Twofish's Blog

August 5, 2009

There are worse things in the world than NPL’s

Filed under: china, finance — twofish @ 2:14 am

OK, you’ve been pushed out of an airplane and are plummeting to the ground.  You want to pull on the parachute ripcord, but there is this economist that says that you shouldn’t because you might break your arm, and in any case you can’t keep pulling ripcords and expect a parachute to come out.

But you tell the economist to go stuff it, you pull the rip cord, it turns out that you did break your arm, and then the economist tells you ‘ha ha I told you so.”

That’s basically the story of the Chinese economy over the last few months.  The government pulled the parachute, it came up, and now people are worried about non-performing loans.  It’s not clear whether you have a broken wrist, a broken arm, or are just sore.

If the government keeps pumping the accelerator, yes it will have an NPL problem, but I don’t see one happening if it takes its foot off the accelerator and starts gently tapping on the brakes.  Even if you do have an NPL problem its better than the alternative.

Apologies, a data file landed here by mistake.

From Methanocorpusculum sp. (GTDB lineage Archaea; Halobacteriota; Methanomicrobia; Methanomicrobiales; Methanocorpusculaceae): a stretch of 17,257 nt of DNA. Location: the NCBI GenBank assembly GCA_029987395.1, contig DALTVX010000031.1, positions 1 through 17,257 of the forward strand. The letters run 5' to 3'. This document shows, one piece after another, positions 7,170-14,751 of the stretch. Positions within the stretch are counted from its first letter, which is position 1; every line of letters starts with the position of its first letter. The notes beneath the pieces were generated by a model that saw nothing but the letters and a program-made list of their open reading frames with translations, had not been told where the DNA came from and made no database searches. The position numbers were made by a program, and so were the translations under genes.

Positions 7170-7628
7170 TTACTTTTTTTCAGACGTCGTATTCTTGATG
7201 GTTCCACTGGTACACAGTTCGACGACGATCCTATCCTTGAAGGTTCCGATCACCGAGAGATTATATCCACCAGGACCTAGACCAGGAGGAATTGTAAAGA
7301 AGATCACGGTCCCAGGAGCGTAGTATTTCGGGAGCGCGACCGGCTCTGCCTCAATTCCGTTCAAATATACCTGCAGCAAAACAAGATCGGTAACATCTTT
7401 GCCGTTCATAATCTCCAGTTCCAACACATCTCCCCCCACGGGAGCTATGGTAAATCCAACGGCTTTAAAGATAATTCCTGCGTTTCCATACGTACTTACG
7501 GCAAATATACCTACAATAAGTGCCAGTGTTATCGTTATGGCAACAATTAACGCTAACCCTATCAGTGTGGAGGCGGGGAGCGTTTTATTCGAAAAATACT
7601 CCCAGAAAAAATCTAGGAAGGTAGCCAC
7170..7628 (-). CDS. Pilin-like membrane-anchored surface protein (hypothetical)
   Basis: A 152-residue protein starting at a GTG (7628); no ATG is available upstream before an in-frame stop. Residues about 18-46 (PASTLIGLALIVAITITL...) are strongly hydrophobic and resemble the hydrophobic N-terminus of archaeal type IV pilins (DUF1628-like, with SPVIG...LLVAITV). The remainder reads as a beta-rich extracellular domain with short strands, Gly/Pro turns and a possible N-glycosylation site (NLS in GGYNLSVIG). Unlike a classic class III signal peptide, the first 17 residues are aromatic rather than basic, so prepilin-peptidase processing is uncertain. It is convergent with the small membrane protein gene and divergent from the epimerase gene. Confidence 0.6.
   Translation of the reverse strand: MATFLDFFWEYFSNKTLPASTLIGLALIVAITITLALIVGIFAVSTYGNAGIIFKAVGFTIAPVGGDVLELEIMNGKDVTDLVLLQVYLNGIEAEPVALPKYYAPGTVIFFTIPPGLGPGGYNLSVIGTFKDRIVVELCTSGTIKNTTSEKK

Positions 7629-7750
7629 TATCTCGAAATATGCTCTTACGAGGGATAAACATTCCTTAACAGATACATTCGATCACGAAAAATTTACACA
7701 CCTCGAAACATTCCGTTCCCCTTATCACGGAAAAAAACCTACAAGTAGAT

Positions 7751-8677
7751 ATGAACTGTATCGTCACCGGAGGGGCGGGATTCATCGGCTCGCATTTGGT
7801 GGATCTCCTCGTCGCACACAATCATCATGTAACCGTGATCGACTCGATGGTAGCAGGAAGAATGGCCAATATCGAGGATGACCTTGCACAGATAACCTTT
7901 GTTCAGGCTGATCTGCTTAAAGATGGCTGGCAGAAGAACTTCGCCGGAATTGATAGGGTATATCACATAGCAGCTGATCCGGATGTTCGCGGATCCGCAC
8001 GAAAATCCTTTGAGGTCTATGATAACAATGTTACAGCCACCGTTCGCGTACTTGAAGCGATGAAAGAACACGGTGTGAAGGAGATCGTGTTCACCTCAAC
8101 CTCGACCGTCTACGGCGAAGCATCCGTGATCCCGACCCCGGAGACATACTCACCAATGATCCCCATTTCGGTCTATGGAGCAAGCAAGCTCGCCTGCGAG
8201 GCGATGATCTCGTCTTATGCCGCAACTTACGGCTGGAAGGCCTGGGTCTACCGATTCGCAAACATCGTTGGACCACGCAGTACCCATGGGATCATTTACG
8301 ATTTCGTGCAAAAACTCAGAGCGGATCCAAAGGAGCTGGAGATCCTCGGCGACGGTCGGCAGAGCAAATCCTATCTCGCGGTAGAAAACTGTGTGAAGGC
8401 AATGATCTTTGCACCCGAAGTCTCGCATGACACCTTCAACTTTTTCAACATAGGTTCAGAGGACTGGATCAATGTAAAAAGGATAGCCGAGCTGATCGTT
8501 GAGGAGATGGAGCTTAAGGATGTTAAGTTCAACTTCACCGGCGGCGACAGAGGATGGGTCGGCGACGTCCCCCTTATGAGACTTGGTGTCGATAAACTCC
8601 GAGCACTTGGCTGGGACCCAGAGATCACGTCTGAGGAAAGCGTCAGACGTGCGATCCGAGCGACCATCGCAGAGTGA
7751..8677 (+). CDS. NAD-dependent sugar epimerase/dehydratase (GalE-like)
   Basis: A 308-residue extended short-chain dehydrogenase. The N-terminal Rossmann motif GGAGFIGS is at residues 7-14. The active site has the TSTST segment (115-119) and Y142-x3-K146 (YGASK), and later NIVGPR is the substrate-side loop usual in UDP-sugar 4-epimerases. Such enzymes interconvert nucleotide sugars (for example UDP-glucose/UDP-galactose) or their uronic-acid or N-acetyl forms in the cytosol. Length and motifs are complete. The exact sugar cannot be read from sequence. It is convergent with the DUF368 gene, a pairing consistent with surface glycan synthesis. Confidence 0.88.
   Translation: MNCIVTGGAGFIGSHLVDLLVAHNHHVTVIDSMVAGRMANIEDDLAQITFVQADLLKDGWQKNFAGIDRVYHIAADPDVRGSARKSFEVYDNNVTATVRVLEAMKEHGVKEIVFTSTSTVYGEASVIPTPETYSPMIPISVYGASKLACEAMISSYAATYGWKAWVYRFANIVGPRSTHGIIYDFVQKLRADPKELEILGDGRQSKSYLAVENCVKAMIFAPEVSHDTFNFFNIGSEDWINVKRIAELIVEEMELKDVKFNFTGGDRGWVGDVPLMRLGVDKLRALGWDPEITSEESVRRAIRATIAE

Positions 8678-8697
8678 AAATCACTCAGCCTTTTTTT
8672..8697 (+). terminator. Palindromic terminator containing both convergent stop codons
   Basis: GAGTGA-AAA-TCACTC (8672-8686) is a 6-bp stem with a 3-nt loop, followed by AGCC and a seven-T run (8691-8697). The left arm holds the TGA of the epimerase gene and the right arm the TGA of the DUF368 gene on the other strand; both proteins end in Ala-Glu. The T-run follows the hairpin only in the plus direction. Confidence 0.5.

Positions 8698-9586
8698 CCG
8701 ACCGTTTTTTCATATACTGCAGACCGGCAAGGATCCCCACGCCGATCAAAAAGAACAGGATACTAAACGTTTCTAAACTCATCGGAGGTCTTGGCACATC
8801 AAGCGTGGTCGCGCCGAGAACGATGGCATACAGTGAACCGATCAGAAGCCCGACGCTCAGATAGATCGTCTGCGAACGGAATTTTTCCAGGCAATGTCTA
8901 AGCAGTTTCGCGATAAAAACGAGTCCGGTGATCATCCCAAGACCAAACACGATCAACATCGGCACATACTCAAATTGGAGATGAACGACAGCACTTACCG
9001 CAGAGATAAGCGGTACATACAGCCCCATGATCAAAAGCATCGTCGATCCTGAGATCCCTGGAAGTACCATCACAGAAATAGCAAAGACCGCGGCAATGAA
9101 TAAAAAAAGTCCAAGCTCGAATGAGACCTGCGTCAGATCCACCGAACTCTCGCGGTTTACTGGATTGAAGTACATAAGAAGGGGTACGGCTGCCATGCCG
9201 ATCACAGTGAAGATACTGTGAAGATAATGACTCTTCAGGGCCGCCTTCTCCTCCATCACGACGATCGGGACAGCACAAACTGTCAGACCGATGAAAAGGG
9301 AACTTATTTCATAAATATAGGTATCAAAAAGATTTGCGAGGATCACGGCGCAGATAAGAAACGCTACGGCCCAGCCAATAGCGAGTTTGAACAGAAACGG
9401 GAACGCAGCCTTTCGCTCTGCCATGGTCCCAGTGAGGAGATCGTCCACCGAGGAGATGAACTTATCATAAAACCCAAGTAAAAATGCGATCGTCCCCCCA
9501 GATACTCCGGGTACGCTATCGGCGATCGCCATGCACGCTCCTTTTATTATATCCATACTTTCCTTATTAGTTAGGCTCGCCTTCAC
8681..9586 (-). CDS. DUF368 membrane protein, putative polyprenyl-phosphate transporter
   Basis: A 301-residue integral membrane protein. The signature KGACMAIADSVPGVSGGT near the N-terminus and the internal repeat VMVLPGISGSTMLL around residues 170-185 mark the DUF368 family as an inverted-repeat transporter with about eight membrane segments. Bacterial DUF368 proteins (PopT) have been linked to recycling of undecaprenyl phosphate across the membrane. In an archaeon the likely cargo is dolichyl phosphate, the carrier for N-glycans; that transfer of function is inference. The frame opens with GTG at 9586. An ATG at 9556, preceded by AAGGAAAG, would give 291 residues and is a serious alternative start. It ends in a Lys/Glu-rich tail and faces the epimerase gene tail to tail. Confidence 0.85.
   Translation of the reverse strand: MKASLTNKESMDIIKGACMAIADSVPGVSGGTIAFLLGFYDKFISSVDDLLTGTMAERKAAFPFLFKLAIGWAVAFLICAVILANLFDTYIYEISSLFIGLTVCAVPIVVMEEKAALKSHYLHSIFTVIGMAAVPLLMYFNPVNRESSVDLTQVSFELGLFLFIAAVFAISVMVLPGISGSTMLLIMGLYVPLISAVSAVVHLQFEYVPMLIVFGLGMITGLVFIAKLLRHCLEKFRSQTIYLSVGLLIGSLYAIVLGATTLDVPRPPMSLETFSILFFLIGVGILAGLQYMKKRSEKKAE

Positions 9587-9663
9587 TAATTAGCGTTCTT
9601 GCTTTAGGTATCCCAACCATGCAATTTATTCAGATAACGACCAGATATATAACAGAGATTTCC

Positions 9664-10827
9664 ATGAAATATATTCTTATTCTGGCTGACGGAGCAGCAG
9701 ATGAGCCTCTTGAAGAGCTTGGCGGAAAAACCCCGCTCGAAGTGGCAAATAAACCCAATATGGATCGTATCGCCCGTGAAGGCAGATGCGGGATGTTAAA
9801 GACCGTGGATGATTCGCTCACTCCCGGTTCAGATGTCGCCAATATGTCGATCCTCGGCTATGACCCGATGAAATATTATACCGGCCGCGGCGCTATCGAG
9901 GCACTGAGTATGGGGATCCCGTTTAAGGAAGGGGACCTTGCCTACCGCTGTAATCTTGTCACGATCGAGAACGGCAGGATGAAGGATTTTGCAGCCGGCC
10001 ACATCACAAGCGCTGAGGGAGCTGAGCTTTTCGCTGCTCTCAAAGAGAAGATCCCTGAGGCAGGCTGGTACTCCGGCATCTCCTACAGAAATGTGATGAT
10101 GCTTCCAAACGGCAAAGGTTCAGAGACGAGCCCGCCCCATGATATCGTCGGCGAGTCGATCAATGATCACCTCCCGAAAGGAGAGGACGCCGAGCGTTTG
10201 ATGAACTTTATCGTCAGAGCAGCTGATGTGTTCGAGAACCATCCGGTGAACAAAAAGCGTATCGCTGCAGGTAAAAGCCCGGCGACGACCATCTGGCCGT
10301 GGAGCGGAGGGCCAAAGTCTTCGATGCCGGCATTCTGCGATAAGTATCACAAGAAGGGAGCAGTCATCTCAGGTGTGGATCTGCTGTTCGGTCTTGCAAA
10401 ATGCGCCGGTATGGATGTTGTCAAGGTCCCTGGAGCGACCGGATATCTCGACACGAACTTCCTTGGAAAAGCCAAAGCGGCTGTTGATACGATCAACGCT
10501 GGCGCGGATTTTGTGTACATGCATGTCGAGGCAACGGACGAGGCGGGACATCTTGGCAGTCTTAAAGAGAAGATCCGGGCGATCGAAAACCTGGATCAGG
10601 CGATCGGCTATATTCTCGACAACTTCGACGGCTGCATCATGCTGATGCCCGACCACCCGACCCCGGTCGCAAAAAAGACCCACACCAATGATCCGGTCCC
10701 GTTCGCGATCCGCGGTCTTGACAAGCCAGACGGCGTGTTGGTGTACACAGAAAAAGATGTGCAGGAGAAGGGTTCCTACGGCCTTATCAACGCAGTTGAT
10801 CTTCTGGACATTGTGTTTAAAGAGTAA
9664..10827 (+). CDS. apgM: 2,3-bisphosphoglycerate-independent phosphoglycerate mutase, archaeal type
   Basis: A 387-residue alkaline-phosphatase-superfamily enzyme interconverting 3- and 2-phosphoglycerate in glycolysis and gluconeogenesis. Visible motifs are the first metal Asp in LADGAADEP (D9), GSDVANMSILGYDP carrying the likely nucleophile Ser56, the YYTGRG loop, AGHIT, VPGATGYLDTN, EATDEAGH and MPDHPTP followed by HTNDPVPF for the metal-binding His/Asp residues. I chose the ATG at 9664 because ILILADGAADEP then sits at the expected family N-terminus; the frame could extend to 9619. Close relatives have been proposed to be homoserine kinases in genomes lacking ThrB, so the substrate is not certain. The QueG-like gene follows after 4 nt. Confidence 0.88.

Two comments:

People keep on talking about the massive NPL’s that the government ran up in the “last loan expansion”  Actually it didn’t.  Since the 1998 reforms, there have been two periods of massive lending.  One in 2001 and one in 2005.  Neither of them seem to have resulted in massive amounts of NPL’s.  This time you can argue that because of the massive expansion of the Chinese economy, you have more NPL’s, maybe but…….

I’m going to say something shocking…

*Running up massive NPL’s in the early 1990’s was the right policy*

In economics, there are no good or bad policies, only better and worse ones.  The massive bank loans of the early 1990’s lend to a problem that took China about a decade to solve, but it was better than what happened to Russia.  Because Russian banks didn’t issue massive NPL’s, you ended up with hyperinflation combined with huge unemployment.  In the case of China, the NPL’s kept the system going long enough so that it could be dismantled in an orderly way.